SCRANTON, LACKAWANNA COUNTY (WBRE/WYOU) — The image was seen around the world. A couple in St. Louis aiming guns at protesters from their property on a private street at the height of the Black Lives Matter movement.
Now that couple was in Lackawanna County with a strong message of support for the president and they have a prominent local Republican leader to back them up.
They made headlines when a video showed them pointing guns at protesters in their St. Louis neighborhood, now they’re sharing their side of the story. It’s part of a campaign tour that brought them to the Lackawanna County Republican Headquarters in Scranton.
A crowd of nearly 80 people greeted the Trump tour bus as it arrived in Scranton on Wednesday.
On it, Mark and Patricia McCloskey. You may recognize them from one video. The incident in June sparked controversy nationwide. Now they’re campaigning for President Trump’s re-election.
“We have seen firsthand what happens when the mob comes to your door. We know firsthand what happens when Democrats control cities. Not just acquiescent violence but actually promote it,” Mark McCloskey said.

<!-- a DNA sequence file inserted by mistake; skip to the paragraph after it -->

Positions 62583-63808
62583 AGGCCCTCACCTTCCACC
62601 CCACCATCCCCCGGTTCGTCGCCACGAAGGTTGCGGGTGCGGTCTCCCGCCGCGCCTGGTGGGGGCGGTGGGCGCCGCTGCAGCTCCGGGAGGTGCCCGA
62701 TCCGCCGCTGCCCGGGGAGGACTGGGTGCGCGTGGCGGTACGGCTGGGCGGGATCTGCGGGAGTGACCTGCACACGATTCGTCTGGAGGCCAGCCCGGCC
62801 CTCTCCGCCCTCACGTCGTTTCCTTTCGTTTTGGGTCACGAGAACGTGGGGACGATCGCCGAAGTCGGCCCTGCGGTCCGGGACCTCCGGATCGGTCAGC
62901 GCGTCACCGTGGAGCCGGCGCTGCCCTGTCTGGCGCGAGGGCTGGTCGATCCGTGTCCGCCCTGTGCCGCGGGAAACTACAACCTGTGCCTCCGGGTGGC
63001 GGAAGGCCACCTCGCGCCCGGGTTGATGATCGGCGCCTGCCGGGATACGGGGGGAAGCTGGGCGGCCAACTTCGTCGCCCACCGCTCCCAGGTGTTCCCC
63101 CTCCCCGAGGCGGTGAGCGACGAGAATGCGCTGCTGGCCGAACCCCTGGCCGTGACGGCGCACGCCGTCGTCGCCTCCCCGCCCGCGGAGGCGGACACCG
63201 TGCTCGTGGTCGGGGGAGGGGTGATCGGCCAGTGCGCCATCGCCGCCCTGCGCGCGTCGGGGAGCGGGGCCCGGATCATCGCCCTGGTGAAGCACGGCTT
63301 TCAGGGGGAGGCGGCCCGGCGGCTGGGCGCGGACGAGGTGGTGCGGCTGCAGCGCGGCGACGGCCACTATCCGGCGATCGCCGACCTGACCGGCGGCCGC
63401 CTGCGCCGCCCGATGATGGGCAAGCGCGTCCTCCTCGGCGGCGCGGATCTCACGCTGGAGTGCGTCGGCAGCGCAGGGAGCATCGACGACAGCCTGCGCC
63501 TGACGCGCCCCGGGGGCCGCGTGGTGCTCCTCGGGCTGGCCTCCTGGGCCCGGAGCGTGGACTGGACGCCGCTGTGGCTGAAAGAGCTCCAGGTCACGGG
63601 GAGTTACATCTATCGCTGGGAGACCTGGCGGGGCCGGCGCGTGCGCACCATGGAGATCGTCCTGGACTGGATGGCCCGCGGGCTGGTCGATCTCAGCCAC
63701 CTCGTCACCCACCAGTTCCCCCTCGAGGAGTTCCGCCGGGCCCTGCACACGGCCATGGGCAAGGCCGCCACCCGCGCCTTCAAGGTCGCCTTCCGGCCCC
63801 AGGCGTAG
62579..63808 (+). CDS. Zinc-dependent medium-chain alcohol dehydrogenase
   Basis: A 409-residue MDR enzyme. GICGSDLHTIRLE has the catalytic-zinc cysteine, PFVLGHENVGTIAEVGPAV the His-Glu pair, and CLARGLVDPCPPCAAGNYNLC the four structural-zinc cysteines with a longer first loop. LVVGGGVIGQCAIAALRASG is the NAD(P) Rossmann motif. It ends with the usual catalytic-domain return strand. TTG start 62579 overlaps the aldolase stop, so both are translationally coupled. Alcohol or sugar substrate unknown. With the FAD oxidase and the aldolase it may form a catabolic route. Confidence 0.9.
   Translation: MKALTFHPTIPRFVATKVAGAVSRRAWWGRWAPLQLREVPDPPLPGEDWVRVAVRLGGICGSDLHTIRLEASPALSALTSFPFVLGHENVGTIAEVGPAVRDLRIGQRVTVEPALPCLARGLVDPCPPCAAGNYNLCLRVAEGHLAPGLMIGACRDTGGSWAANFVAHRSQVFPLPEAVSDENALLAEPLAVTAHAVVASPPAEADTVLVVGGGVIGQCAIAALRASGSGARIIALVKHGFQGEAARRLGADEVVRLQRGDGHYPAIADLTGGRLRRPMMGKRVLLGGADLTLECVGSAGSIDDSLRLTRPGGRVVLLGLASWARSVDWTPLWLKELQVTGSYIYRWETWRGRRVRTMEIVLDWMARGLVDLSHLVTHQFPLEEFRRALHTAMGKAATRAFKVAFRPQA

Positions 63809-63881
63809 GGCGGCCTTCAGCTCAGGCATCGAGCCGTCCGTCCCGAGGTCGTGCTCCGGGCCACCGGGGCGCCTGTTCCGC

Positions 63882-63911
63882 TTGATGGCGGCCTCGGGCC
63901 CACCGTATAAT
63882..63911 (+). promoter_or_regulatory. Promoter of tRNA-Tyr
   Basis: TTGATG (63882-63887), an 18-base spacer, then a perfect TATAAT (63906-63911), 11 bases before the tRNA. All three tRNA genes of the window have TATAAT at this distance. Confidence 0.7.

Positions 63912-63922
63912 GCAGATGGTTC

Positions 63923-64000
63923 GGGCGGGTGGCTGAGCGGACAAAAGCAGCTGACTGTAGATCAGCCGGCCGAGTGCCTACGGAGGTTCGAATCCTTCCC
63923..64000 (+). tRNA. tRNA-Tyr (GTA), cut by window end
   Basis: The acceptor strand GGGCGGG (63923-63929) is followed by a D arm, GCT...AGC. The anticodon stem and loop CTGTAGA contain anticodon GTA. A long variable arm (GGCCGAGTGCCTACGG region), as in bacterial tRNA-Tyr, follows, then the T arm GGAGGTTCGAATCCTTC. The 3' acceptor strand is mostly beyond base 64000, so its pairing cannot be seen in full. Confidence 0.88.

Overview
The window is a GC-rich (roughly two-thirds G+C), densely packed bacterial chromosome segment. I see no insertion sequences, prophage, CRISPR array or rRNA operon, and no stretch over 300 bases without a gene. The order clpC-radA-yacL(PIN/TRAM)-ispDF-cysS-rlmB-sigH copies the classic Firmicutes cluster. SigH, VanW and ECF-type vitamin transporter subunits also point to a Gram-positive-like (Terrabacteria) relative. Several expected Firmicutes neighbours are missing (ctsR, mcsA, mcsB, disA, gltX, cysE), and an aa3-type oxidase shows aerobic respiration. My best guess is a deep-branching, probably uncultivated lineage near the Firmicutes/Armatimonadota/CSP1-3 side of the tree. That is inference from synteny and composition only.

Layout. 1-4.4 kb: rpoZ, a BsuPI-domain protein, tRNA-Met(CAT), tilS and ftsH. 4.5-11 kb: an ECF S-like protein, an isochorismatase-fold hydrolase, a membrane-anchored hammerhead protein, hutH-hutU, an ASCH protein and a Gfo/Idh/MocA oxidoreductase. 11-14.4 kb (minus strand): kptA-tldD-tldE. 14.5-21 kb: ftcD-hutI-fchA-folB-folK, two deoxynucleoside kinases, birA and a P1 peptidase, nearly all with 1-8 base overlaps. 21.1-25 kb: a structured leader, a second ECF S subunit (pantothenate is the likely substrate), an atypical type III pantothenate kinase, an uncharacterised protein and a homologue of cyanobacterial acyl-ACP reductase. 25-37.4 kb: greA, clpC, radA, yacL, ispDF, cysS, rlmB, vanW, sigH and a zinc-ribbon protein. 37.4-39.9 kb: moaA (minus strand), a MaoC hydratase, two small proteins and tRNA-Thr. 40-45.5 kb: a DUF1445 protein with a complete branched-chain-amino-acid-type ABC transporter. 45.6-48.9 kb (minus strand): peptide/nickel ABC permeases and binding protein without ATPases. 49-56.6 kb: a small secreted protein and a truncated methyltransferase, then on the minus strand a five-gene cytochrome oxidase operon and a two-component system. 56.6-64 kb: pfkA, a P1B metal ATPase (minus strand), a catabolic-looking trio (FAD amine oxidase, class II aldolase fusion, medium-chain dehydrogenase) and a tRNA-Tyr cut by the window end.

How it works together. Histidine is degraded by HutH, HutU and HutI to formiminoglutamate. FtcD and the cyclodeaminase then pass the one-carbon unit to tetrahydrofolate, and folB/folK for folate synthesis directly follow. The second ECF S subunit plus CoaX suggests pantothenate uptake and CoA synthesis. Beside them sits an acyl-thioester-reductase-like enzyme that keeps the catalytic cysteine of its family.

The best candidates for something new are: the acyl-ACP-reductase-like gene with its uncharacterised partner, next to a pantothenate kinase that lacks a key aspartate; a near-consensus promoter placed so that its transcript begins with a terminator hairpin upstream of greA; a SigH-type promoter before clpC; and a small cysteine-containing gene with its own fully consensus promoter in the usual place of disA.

This is what he says happened that day.
“We were going to have dinner out on the patio but instead we got invaded by a mob and had to defend ourselves against it,” McCloskey said.
Now he says they’re facing felony charges. Joined by Lou Barletta, they used their story to paint a stark contrast between the two candidates.
A safe America, someone that stands up for law and order and brings jobs back especially here in Pennsylvania or someone who where we’re watching riots and statues being torn down and not denouncing that,” Barletta said.
But not everyone buys their story.
“I’m disgusted that our president would have them at the forefront of his tour,” Action Together NEPA Outreach and Membership Coordinator Alicia Duque said.
Steve Edwards from Avoca says it’s not about law and order, it’s about intimidation.
“Where was the danger at if you were able to stand out on the front and point your gun at the members while they’re going across the way, Where was the danger at, at all?” Edwards said.
The McCloskeys say they were in danger. Supporters say they don’t want to find themselves in a similar position.
“St. Louis is the epitome of Democratic-run cities and if we have a Democratic president, that will be everywhere,” Patricia McCloskey said.
But Edwards says the real problem is the divide.
“I think it’s the job of the country to try to get along and to make this thing a peaceful resolution because what we are as Americans,” Edwards said.
This was their last stop in Pennsylvania after touring the state for four days.
Founding member of Black Lives Matter Wilkes-Barre, Daryl Lewis weighed in on the visit, saying in a statement: “Commercializing civil unrest, much like George Zimmerman only further distances communities and contributes to the narratives of cultural distance and incompatibility. I wish people would put more effort into unifying, rather than celebrating and creating symbols of segregation and schism. Is this how America is to be made great again?”